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					Breaking Ground,
 Making History

  Jennings Judicial Center
 Renovation and Expansion

 Wednesday, August 4, 2004
           9 a.m.
      Groundbreaking Ceremony
Greetings.............................The Honorable Linda Q. Smyth
                   Fairfax County Supervisor, Providence District

Presentation of Colors .................. Public Safety Honor Guard
                                                       Fairfax County

Remarks .......................... The Honorable Gerald E. Connolly
                   Chairman, Fairfax County Board of Supervisors

Remarks ............................ The Honorable Robert F. Lederer
                                             Mayor, City of Fairfax

Remarks .......................The Honorable Michael P. McWeeny
                          Chief Judge, Fairfax County Ciruit Court

Remarks ........................................ Mr. David P. Bobzien
                           President, Virginia State Bar Association

Remarks ........................................... Mr. Steven W. Ray
                           Vice President, Fairfax Bar Association
......................... Break Ground ........................


            Special thanks to Fairfax County
 Circuit Court Archivist Sandra Rathbun for creating the
             photo display that is here today.
 A History of the Courthouse
      As ground is broken for the renovation and
expansion of the judicial
center, it is a good time to
reflect on its rich history.

      Fairfax County’s first
courthouse was originally
located near present-day
Tysons Corner when the
county was created in
1742. The courthouse was
relocated to Alexandria in The Fairfax Courthouse, 1863
1752, before settling at the
crossroads of Chain Bridge Road and the then-
under-construction Little River Turnpike in 1800. The
four acres of land that the colonial courthouse stands
on today were sold to the county by Richard Radcliff
for the sum of just one dollar.

                                         With the
                                   court’s arrival,
                                   the region
                                   instantly became
                                   the seat of county
                                   government and
                                   developed its
                                   own postal
Gazebo and Courthouse, 1920
                                       district, named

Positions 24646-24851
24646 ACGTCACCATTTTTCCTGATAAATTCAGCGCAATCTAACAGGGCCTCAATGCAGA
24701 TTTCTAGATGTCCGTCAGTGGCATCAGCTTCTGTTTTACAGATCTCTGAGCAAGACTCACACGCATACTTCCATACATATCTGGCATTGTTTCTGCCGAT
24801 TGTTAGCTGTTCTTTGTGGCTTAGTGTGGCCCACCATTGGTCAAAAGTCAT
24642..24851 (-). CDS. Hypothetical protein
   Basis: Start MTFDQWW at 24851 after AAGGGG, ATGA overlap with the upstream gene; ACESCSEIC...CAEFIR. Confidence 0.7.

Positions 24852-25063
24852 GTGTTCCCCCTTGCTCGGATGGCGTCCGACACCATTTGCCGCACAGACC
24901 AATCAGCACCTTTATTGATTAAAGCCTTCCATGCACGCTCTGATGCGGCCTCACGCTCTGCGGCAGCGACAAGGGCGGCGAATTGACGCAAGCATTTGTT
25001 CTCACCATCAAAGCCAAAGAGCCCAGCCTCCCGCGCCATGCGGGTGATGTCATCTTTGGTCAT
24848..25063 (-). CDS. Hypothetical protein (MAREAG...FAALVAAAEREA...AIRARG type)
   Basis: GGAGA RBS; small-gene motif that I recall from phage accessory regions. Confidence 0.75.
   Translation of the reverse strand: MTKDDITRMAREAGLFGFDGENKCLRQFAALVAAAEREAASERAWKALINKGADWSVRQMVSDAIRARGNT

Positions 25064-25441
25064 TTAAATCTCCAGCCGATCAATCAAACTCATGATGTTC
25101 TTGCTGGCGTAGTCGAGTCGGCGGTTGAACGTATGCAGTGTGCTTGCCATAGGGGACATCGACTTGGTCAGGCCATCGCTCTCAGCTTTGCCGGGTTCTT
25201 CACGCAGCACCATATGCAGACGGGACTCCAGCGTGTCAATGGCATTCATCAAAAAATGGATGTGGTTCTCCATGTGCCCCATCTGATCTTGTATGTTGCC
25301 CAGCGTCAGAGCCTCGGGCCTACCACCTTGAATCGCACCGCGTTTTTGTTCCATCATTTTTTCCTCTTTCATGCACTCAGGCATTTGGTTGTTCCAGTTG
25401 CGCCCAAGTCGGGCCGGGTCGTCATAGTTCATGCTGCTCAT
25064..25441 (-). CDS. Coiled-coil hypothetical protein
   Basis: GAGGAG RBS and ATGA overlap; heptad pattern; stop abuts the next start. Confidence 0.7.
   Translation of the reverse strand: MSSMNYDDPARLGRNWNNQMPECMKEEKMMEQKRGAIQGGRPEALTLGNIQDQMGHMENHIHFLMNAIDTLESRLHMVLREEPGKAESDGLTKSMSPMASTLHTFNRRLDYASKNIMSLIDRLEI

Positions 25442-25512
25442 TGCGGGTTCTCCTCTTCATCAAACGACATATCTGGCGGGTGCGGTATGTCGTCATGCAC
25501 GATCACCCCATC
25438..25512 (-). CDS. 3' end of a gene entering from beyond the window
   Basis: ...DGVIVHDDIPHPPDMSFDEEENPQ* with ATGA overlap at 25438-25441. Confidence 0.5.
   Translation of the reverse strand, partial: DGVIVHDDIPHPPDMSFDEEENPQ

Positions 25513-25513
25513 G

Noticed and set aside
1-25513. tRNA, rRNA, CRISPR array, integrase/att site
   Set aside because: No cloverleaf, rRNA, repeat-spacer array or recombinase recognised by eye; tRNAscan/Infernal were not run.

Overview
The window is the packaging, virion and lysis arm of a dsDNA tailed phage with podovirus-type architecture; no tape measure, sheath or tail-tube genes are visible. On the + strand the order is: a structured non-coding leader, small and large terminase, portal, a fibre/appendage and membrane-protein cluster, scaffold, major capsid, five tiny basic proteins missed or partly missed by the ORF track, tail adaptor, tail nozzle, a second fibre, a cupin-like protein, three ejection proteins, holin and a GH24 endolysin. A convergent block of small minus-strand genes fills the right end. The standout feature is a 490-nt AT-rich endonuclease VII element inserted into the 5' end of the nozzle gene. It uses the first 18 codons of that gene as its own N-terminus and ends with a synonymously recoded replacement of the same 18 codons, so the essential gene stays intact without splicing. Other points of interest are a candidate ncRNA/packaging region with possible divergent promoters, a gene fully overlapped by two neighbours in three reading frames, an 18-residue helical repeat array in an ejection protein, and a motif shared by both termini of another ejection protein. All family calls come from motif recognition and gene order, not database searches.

Fairfax Court-
                                       house, on April
                                       7, 1802. As the
                                       area began to
                                       develop into a
                                       local trading
                                       center, the
   Inside the Courthouse, 1920s        General Assem-
bly officially named the court’s locality “Providence”
in 1805.

      During the development of Providence, the
courthouse became a prominent site in the community.
The addition of a jailhouse created a “Judicial
Square,” which later came to include the clerk’s office
and several attorneys’
offices. When prosecuting
criminals, the court could
sentence the guilty party
to be fined in pounds of
tobacco, lashed at the
gallows, or hung. The
court, however, did not
have jurisdiction in any
capital cases involving
whites. While capital
cases involving slaves and
free blacks could be held
                               Fairfax Clerk’s Office, 1928
at the courthouse,
capital cases involv-
ing whites were held
in District Court in
Richmond. Although
criminal cases ac-
counted for most of the
                              Fairfax Clerk’s Office, 1920s
activities at the court,
other transactions included recording deeds and
handling disputes regarding proposed roads and
bridges. Even elections were held at the courthouse,
although they were conducted by the sheriff.

      The courthouse was also used as an annual
auction house where owners would hire out their
slaves and where free blacks could hire themselves
out for wages. It was later the site of deliberations
held to convince officials to withdraw Virginia from
the Union and join other southern slave-holding states
in the Civil War.

      As the Confederacy begin to advance north
during the start of the Civil War, Jefferson Davis,
president of the Confederacy, met at the courthouse
to discuss, and later reject, a proposal for the local
encampment to invade the northern state of Mary-
land. Months later, a Union Cavalry raid in the area
resulted in the loss of the first local Confederate
officer of the Civil War, Captain John Quincy Marr.